If my grandfather's horses talked, I'm sure they would have made some disparaging remarks on this auspicious day in the photo below, when they moved the house from one farm to another. Curmudgeonly horses from neighboring farms were helping out. Might an equine conversation have gone something like this?

"We're going to move this house??? Right. What the hell was Hector thinking? These Fortiers go from one nutty scheme to another. Last week it was the paperless cigarettes! 

Oh well, lean in boys - we're here now. Let's pull hard and get this over with."

Not content with moving the whole house, Hector moved the smaller buildings to the new farm one at a time and the horses were pretty much fed up with it all.

"Not Again? What are we - Bekin's Moving and Storage? Seriously, is this in our job description? That's what you get for a job well done. Another job. Oh well, at least we're in the front this time."

And finally we have my grandfather on an ordinary day in his hay wagon with his beloved team, Blacky and Blaze, who appear to be having a chat. I've discovered that once the horses start talking in your photos, there's no shutting them up! 

Blacky (on the left). "I'm telling you...if he sings that song one more time, I'm going to scream. Pulling this hay wagon is tough enough without HIM bellowing out those dumb farmer songs all day."

Blaze (on the right). "And you think I'm enjoying it? If it weren't for the hay at the end of the day, I'd make a run for it. Argghh..please just a little peace and quiet. Silencieux Hector, s'il vous plait!"

Am I losing it? ....or did I have a little too much "Mr. Ed" in my teens?

A horse is a horse, of course, of course,
And no one can talk to a horse of course
That is, of course, unless the horse is the famous Mister Ed.
Go right to the source and ask the horse
He'll give you the answer that you'll endorse.
He's always on a steady course.
Talk to Mister Ed.
People yakkity-yak a streak and waste your time of day
But Mr. Ed will never speak unless he has something to say.
A horse is a horse, of course, of course,
And this one'll talk 'til his voice is hoarse.
You never heard of a talking horse?
Well listen to this: "I'm Mister Ed". 

This song was originally posted at:

For more stories inspired by this photo and assuredly more mature than mine, head for Sepia Saturday.

Monday, October 06, 2014

Magpie Tales #240: The Getaway Dress

Guacamole Gulch Fashion Catalog
"Clothing for the unimaginable" 


ON SALE $59.95 (includes shipping and handling)

Exclusive to us, our getaway dress is made with hand ground dyes specially chosen to match your escape requirements. Comes in asphalt grey, concrete grey, desert sand, camouflage and ochre.  The tightly woven non-flammable fabric resists pilling, snagging and blood stains. Skirt buttons can be worn open for fence climbing and wall scaling or modestly buttoned up, once on the other side. Goes well matched with running shoes or hiking boots. Gathered pocket neatly conceals a hand gun and box cutter if desired. Drop flat on the ground wearing our dress and disappear into the landscape. Machine wash; dry on low setting and it's ready for your next adventure. 

Magpie Tales is a blog dedicated to the enjoyment of poets and writers, for the purpose of honing their craft, sharing it with like-minded bloggers, and keeping their muses alive and well. Read other submissions inspired by this prompt here Magpie Tales

Sunday, October 05, 2014

Gone Girl

Richard dropped me off at the box office and went to park the car. Through the glass enclosure, I requested two seniors, sliding my $20 under the glass. The young girl attendant, hair swinging in her pony tail passed me back $4 with a big smile. She turned back to her text book, marking it furiously with a yellow highlighter. I noticed her fingernails were painted a smokey blue color which matched her eye shadow.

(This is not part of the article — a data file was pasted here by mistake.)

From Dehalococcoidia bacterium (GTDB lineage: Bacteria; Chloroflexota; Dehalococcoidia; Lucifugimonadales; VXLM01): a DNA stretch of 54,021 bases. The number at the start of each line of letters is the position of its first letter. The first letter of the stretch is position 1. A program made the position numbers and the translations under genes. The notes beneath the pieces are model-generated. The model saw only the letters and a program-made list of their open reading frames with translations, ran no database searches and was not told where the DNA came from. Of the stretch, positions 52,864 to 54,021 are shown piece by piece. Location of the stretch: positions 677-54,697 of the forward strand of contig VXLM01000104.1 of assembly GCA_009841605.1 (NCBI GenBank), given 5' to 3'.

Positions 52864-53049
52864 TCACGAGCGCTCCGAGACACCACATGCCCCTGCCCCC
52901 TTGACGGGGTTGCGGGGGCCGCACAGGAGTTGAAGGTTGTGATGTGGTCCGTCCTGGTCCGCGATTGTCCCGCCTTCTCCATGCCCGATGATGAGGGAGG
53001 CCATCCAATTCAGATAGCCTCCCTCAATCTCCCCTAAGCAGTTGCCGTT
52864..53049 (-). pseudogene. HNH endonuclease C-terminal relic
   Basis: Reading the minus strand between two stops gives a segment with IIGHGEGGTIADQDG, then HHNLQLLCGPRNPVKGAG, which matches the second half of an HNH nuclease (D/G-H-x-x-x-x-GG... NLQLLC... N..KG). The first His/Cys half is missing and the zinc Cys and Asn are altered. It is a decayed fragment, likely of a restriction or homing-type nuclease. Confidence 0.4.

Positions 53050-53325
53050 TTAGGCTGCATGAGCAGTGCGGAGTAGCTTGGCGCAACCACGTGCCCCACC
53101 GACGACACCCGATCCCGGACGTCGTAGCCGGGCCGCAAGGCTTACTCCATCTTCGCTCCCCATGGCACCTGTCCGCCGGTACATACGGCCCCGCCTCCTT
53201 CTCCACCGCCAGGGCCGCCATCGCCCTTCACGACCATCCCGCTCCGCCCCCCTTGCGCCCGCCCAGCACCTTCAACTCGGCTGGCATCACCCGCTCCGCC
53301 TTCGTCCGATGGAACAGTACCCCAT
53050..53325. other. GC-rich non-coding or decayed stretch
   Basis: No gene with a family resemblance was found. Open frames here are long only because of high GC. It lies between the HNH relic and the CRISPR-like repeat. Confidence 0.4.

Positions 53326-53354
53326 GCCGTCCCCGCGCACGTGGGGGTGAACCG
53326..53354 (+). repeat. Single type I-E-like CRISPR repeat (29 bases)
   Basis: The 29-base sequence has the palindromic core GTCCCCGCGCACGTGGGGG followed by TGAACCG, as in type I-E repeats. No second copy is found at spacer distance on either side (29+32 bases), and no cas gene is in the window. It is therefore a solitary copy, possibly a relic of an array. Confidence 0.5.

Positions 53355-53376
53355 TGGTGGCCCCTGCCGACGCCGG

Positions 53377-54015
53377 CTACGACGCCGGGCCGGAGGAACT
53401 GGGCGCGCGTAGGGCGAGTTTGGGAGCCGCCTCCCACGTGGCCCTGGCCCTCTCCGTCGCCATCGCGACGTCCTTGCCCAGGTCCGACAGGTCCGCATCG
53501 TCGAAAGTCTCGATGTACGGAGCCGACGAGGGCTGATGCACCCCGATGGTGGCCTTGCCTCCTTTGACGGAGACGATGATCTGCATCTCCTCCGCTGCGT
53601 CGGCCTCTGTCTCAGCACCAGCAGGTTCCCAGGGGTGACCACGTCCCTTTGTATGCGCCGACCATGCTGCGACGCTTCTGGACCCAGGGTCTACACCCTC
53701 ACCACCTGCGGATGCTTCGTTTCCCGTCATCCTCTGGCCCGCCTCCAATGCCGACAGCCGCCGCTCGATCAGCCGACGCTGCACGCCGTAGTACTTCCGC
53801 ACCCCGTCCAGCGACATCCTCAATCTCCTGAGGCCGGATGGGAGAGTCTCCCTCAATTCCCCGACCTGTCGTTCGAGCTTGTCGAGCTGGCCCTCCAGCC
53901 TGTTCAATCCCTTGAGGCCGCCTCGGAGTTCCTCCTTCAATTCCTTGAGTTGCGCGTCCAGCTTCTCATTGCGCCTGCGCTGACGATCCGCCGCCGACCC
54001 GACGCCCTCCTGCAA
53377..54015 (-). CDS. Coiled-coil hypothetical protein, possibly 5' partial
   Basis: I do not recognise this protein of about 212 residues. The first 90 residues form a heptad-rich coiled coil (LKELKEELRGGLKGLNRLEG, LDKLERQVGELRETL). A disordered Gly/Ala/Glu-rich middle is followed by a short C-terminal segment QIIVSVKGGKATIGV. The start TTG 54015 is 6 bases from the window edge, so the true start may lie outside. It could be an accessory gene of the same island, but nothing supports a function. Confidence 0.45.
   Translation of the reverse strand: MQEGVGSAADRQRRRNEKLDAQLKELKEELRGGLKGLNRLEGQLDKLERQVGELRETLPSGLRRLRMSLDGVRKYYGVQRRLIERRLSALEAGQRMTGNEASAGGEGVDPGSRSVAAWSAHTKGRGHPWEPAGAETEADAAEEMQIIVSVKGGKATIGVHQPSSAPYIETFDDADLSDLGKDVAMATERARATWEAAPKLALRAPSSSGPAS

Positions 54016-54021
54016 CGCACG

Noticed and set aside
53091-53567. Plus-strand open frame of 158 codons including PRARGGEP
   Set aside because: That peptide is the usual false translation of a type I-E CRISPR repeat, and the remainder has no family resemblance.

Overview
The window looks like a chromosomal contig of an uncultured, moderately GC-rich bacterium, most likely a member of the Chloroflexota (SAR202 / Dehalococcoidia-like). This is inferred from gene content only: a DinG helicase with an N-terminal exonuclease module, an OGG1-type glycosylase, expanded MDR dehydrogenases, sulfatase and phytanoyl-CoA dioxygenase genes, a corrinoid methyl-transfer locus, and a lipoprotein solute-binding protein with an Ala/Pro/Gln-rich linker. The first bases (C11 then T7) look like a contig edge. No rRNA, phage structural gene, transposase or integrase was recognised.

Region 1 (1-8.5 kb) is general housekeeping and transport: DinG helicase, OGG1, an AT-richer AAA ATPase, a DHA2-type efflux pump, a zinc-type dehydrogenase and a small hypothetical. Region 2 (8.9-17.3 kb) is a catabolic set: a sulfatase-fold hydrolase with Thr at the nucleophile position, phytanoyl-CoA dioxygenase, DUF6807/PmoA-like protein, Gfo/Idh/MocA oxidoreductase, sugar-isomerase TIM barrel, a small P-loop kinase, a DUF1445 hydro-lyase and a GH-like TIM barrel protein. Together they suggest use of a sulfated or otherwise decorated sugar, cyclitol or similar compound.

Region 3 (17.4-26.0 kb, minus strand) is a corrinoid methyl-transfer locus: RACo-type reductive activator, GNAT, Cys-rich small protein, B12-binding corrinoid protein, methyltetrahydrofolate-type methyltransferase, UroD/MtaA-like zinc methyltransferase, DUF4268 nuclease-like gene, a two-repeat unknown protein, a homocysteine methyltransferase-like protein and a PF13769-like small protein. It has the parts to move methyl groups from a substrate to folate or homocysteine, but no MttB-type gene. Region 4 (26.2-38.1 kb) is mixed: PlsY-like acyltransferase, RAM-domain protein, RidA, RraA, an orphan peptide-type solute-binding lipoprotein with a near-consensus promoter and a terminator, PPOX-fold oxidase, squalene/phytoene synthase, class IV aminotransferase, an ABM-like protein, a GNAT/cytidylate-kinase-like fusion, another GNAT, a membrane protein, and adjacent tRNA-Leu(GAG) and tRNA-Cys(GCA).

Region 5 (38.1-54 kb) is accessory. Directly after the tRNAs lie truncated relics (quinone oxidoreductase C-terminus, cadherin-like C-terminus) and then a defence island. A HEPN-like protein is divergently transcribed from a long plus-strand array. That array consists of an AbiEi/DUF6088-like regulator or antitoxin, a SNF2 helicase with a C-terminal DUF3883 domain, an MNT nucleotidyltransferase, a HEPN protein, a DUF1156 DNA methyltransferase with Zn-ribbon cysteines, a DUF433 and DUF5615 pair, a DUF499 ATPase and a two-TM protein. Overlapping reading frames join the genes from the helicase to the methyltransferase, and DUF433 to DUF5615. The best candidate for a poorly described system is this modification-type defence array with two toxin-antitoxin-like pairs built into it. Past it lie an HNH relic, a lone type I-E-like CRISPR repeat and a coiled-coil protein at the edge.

Why do they have the ticket process set up with that awkward slit to pass money and tickets through? I doubt they ever have more cash on hand than say a 7-11 store.

I waited in the foyer listening to the popcorn popper aka money machine, almost swooning from the smell of exploding corn and deconstructing butter. The snack counter reputedly takes in more money than the box office in a typical theatre but there's no security there. I started to go for the popcorn  when Richard came in and the spell was broken. 

Inside Theatre1, it was darker than a coal mine. I could not see my hand in front of my face and in the dark I teeter around (no visual references for ground zero) and frequently lose my balance.  Richard propped me up and nudged me along, half-pushing me into a aisle seat at the back. It was a temporary seat until our eyes adjusted to the light - but wonder of wonders, as we acclimated we realized the theatre was pretty full. From the back we could see the silhouettes of heads hovering above all the good seats on the aisle. We stayed put.

Our timing was off; we were way too early. We try to avoid the dreaded coming attractions during which the sound is deafening (unless you're already deaf) and the walls shake. Three films are coming: basically all the same fantasy action things - 80% special effects/animation. Raptor-like monsters shrieking and screaming swoop down on scantily clad women; rows and rows of armored creatures swing swords and clubs. Yawn. Also upcoming is Fifty Shades of Grey which pretty much describes the Fallbrook early bird film audience. Another yawn...the two characters appear (to me) to have zero perceptible chemistry. As you couldn't scrape up a teaspoon of either estrogen or testosterone from that theatre audience, the snippets of heavy breathing and moaning were falling on deaf ears.  At last, on comes Gone Girl and OMG I can't hear any of the dialogue. Gone sound! The principal characters meet in New York at a trendy party. The sound mix was horrible and background noise obscured the speech, just like in real life! I wasn't the only one squirming around straining to hear. Sound was bad through the whole thing; Richard, with 100% of his hearing intact, agreed.